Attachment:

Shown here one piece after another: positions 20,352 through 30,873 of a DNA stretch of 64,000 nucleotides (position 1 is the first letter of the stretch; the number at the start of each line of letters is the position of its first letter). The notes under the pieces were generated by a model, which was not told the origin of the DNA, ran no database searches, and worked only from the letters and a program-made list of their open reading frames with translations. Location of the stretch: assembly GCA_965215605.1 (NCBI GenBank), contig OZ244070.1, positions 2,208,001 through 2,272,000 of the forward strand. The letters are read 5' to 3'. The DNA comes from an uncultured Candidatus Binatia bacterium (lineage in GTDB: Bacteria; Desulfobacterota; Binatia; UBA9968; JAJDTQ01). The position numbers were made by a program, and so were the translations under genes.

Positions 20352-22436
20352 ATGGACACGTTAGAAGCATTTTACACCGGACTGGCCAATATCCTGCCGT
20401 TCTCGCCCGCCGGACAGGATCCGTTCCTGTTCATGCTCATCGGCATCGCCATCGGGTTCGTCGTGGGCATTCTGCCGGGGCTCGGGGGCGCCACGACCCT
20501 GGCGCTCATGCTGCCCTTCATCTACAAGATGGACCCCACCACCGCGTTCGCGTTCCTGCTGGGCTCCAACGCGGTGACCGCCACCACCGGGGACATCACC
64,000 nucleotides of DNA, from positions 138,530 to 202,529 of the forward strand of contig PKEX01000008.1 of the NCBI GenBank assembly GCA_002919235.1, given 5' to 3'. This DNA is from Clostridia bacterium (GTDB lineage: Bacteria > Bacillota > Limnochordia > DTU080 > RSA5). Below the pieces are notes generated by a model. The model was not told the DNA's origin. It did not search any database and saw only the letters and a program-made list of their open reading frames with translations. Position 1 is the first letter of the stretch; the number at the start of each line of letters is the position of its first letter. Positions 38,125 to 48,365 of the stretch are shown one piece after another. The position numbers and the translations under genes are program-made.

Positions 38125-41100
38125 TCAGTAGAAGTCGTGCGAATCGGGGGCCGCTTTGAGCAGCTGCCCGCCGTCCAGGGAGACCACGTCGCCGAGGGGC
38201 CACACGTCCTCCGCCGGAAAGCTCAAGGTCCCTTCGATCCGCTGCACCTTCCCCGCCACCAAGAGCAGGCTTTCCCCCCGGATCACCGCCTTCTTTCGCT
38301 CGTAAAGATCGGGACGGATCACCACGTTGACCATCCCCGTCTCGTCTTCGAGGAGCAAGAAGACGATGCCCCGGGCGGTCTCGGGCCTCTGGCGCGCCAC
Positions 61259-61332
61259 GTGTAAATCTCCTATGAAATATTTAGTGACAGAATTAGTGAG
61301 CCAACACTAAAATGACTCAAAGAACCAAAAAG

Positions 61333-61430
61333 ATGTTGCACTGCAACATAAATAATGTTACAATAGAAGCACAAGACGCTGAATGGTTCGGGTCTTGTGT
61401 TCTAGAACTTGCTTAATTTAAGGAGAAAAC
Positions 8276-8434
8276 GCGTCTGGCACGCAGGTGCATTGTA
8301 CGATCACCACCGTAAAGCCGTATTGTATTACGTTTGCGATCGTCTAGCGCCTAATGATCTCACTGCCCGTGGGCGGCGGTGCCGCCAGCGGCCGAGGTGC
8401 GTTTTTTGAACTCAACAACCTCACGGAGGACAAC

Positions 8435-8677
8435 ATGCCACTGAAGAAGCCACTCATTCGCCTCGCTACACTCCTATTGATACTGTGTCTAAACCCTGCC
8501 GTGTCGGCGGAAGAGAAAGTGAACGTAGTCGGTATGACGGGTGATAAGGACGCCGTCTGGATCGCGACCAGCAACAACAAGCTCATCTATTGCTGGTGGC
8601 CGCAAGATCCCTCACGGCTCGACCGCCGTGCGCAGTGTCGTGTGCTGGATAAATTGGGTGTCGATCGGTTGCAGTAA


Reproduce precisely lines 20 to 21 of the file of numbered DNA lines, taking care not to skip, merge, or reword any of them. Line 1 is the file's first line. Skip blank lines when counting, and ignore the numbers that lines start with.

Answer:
8401 GTTTTTTGAACTCAACAACCTCACGGAGGACAAC

Positions 8435-8677